Back in the 8th grade, I played softball. I played on two teams and loved every minute of my time behind the plate calling the pitches and getting dirty in collisions. I was the only member of my family who played a sport, and I couldn’t imagine playing anything else.
Then one spring day in social studies class, my athletic trajectory was interrupted. It was an interruption that would change the course of my life.
It came by way of my social studies teacher, a man fresh out of college track and field. This teacher encouraged me to go out for the cross country team in the fall of my freshman year. “You’re fast,” he told me. “And running is a sport that will be with you for a long time.” I knew I was fast, but the thought of running on a team had never even crossed my mind until those words came out of his mouth.
And I’m glad they did.
Twenty years later, I’m still running (and placing) in races. And I owe it to a man who pointed out—and encouraged—something in me that I hadn’t seen before.
A Church that Encourages Church
What if fresh expressions of church could be encouraged in the same way I had been encouraged—to see something that hasn’t yet been seen?
In any local church, regardless of size, there are people we don’t quite know what to do with. They may have attended our snazzy membership class and taken an hour to fill out our spiritual gifts inventory. They may show up every week or on occasion. They may be serving in a ministry area, or they may quit a ministry area, frustrating us to death. Often, we try to assign them tasks and have them fill spots, but it just doesn’t seem to work. We ask ourselves, our staff, and our friends, “What should we do?”
Perhaps the answer is to call them out and equip them to start a fresh expression of church. Here are five people you might find in your church who may have the potential to be pioneers.
1. The Kid Who’s Aged Out of Youth Group
You know him or her and the parents. After graduating high school, she’s stuck around town to work or go to a local college, and there are a few of her peers still around. She doesn’t quite fit into an adult class or small group, yet she’s too old to be part of youth group—so she becomes a helper.
But what if her ministry was to start a fresh expression of church in her context—with folks at work, at school, or part of her arts or sports community? What if the ‘kids’ who’ve aged out of youth group could be encouraged to be missionaries among others their age who are not connected to Christ?
2. The #1 Sports Fan
He wears his team’s jersey just about every Sunday, and he’s in fifteen fantasy leagues to date. His wife dragged him to church initially, but he’s seen the impact it’s had on his kids.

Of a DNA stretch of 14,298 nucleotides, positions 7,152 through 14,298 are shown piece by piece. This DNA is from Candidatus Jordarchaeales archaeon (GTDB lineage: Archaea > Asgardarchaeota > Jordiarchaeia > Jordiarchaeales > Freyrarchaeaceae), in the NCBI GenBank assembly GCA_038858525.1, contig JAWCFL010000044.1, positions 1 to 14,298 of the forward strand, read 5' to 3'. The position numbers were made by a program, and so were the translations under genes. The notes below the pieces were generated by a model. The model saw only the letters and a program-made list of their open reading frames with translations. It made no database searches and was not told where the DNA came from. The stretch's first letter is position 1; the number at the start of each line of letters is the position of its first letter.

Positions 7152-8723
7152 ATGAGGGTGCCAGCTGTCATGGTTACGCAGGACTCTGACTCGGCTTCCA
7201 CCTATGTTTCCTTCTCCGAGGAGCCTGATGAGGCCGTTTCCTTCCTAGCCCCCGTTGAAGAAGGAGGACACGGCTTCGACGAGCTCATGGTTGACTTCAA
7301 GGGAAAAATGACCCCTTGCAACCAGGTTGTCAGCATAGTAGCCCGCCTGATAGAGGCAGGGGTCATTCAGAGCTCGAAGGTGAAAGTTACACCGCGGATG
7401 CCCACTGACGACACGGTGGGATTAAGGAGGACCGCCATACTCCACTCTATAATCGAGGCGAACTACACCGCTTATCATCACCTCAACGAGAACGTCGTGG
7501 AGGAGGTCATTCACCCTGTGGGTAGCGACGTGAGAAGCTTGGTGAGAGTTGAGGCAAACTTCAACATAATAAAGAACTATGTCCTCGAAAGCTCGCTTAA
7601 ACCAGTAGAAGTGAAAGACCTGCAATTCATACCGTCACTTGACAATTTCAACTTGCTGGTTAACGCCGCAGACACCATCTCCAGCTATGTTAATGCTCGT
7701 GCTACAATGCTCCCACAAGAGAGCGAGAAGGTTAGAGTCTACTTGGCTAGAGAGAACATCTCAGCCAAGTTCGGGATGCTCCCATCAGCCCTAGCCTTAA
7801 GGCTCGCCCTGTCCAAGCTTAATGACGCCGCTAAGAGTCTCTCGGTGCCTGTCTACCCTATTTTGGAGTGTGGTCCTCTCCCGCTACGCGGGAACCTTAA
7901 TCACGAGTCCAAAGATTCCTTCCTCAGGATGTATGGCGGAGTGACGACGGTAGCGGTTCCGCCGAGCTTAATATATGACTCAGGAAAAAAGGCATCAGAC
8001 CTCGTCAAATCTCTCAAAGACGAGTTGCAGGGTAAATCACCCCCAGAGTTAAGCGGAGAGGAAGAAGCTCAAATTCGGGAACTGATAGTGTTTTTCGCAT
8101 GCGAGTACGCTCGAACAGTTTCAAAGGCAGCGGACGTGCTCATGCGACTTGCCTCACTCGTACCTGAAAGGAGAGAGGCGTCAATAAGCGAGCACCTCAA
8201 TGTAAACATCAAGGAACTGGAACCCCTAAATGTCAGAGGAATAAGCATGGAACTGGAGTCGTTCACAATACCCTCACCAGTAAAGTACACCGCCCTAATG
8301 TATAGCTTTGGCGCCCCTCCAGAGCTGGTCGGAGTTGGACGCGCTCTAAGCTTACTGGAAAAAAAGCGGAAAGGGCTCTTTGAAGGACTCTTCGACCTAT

She’s always dressed in leggings, running shorts, or team gear when she comes to Bible study. Sports enthusiasts rarely cheer or play alone. What if this man’s or this woman’s ministry could be combined with the sports he/she loves instead of being something like just being in charge of altar flowers or counting the offering?
3. The Scout Dad or Mom
Ten of the fifteen kids in her troop don’t go to the church they meet in—but she knows all the parents and even has had dinner with several. He goes golfing with the other Scout Dads a couple times a year. These folks have connections with families who know about your worship services, yet are not inclined to go.
Yet, Jesus still loves them, and the Scout Mom or Dad loves them too. Why not start a gathering for parents and families who love the outdoors and may be open to spiritual things—just not your church’s services?
4. The Family That Just Moved to the Other Side of Town
You almost gave up on them when they told you they were moving. They’ve continued attending Sunday worship, but that’s just about all they can do with the church due to the distance. Instead of mourning their lack of involvement in a small group, what if you encouraged them to get to know their neighbors and start a fresh expression of church where they have been planted?
5. The Patron
The last time you went out to lunch with him there wasn’t a person in the local establishment he didn’t know. Every Saturday morning you can be sure to find her in her spot at the coffee shop down the street—and the barista already has her drink ready.
The disciples most often ministered in the midst of food and drink, and the persons I’ve just described can do the same. Having already won the confidence of the restaurant’s manager makes it easy to arrange a gathering place. What if he/she saw the waitstaff and other frequent visitors as people with whom God has strategically connected them?
What Do You See?
Sometimes all it takes is recognizing and pointing out potential in someone—especially if the idea is outside the usual thinking pattern of the person. After all, that’s exactly what Jesus did as he walked the beach and past tax collecting booths.
What if your church could begin to disciple a fresh community in the same way?
Kris Beckert is a Mission Strategist/Trainer with Fresh Expressions US. She serves as Pastor of Innovation and Multiplication at Salem Fields Community Church in Fredericksburg, Virginia.